Visit Montreal in 2 days
Planning a trip to Quebec?
Impossible not to stop in Montreal, the second-largest French-speaking city in the world after Paris.
For a short visit, you'll be better off concentrating your exploration on the city's 5 main neighbourhoods: Old Montreal, Downtown, Latin Quarter, Mount Royal Park and finally the Plateau Mont-Royal.
In Montreal, there's no need for a car! Everything can be done on foot or public transit, much to the delight of locals and visitors alike.
So lace up your walking shoes, and let me be your guide!
Take the time to eat a good breakfast, because you have a big day ahead of you!
Once you've eaten your fill, start your day with a tour of Old Montreal.
This historic district, located along the banks of the St. Lawrence River, was once surrounded by fortifications. Montreal was founded here in 1642.
As you explore the area, you'll notice that many streets are still paved with old cobblestones, including Rue St-Paul, one of the city's oldest streets.
Today St-Paul is home to many artists' workshops, restaurants, bars and souvenir shops.
The nearby Notre-Dame Basilica, built in 1829, is an absolute must.
This neo-gothic masterpiece is an important part of Quebec's religious heritage and is much beloved by Montrealers.
Several other historic buildings are also worth a detour, including Chateau Ramezay, built in 1705. But be careful: the latter is said to be haunted!
Finally, be sure to pay a visit to the heart of Old Montreal: Place Jacques-Cartier. This square is a pedestrian zone in the summer, when it abounds with flower sellers and street artists.
For the ultimate tourist cliché, have your portrait drawn by a caricaturist.
It's time for lunch!
One of my favourite eateries in Montreal is Café Olive et Gourmando, on Rue St-Paul.
The fare is simple (hot and cold sandwiches, soups and salads), but to die for!
After lunch, head underground into Montreal's famous Underground City. Start at Place de la Cité Internationale (OACI), and make your way downtown to the Eaton Centre.
Known as "the largest underground network in the world", Montreal Underground is in fact a vast pedestrian complex, containing 33 km of corridors, built underneath the downtown area and linking several shopping centres, office buildings, universities and hotels.
Don't expect to find residential neighbourhoods or architectural gems!
Exit on Rue Ste-Catherine, the most important commercial thoroughfare in Montreal.
As you head east, you will pass through much of the downtown core. Shopping aficionados will find it hard to resist the many shops.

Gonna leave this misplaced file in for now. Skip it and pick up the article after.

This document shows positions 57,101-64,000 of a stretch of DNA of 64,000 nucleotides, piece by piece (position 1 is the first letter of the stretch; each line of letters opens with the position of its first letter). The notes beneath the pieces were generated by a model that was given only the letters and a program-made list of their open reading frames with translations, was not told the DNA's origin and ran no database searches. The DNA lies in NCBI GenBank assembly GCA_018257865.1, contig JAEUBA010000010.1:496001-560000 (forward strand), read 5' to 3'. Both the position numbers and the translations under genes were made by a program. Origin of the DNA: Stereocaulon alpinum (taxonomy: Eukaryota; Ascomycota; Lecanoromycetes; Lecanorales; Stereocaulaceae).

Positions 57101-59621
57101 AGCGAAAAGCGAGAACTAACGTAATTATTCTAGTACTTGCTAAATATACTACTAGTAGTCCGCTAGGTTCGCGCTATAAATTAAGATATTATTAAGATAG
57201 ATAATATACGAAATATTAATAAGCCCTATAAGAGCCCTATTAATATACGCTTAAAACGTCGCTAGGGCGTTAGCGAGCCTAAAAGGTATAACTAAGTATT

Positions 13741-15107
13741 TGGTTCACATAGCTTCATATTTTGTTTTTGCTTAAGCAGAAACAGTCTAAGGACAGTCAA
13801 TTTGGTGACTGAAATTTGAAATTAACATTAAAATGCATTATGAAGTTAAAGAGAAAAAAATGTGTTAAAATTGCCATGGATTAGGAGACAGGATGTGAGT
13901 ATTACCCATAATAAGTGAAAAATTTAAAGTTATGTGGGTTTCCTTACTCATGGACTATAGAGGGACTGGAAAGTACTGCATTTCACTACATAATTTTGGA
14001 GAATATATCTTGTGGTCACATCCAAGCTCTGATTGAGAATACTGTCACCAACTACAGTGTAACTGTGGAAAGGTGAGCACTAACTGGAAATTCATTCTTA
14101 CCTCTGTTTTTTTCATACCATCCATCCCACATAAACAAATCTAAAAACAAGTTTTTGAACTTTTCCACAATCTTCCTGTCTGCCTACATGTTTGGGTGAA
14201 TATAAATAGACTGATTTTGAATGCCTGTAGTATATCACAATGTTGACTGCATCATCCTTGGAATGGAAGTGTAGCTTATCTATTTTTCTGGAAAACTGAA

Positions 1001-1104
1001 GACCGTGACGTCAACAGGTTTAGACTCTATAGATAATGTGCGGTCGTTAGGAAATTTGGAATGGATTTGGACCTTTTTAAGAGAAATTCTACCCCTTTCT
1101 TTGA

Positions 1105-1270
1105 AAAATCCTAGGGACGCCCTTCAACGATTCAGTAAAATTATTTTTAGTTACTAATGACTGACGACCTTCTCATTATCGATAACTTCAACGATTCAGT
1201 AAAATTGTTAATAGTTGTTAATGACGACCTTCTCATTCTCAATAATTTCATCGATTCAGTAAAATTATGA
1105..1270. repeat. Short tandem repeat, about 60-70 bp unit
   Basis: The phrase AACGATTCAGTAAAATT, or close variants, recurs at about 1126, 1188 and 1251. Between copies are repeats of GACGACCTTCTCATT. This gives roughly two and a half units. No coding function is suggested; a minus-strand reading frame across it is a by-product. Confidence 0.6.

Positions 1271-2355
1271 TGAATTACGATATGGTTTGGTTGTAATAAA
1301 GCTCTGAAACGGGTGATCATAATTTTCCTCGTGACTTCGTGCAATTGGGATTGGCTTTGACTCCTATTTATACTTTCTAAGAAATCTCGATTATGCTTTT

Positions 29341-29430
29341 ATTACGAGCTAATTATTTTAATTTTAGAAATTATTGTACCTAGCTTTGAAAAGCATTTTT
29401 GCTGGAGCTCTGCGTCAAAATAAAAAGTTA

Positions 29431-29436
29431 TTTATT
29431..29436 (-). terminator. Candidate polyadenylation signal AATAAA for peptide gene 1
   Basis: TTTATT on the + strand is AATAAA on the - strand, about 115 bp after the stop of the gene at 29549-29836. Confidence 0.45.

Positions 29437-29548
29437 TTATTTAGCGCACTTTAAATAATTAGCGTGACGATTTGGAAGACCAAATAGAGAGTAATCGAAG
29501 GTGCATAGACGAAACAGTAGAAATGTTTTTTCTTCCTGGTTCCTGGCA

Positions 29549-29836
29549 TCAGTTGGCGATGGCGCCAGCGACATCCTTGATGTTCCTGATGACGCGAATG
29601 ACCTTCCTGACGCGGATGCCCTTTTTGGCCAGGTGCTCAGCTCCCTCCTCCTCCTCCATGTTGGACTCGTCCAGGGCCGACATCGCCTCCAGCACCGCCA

So why not give in to temptation...
Keep going until you reach the Quartier des Spectacles, the Latin Quarter, and finally the Gay Village.
Montreal is known as the City of Festivals.
With the Festival d’Art Public MURAL and Francofolies in June, the Jazz Festival and the Festival Just for Laughs in July, and Montreal Pride in August, there's plenty of action in our streets!
If you are passing through during one of these events, take the opportunity to grab a bite to eat at one of the many food trucks and enjoy the festive atmosphere.
Rue St-Denis, in the Latin Quarter, also offers a wide choice of very nice patios for drinks or a meal.
In any case, Montreal certainly likes to party!
Today, you will enjoy a more relaxed morning with a visit to Mount Royal Park.
Considered the lungs of the city, it is also a much-loved playground with its lake and numerous walking trails.
You can walk up the mountain or use public transit. A bus will take you to the top of the mountain in just a few minutes.
The Mount Royal Chalet lookout offers one of the best views in the city.
From the Mount Royal Chalet, make your way slowly downhill towards Boulevard St-Laurent, also known as The Main.
For lunch, visit the iconic Schwartz’s Deli, the oldest delicatessen in Canada.
You simply must try one of their internationally famous smoked meat sandwiches!
From there, head north on Boulevard St-Laurent to Avenue Mont-Royal.
This afternoon, you will discover the Plateau Mont-Royal neighbourhood.
Pay special attention to the colourful houses and typical Montreal outdoor staircases.
They're quite charming!
This evening will be a little less casual. It's nice to treat oneself while on vacation!
For dinner, I recommend Les Enfants Terribles Restaurant in Place Ville-Marie.
From its unique location at the top of Place Ville Marie, a 360-degree observatory, this restaurant offers a panoramic view of the city!
The menu is quite varied, offering fine market cuisine that changes with the seasons. There's also a kids menu.
If you prefer to dine somewhere a little more affordable, note that you can visit the observatory without eating at the restaurant.
It's well worth it, because it's a great place to admire the sunset and take some lovely photos to immortalize your last evening in the great metropolis.
What would you add to this to-do list for a short stay in Montréal?
Don't hesitate to share your ideas in the comments section below.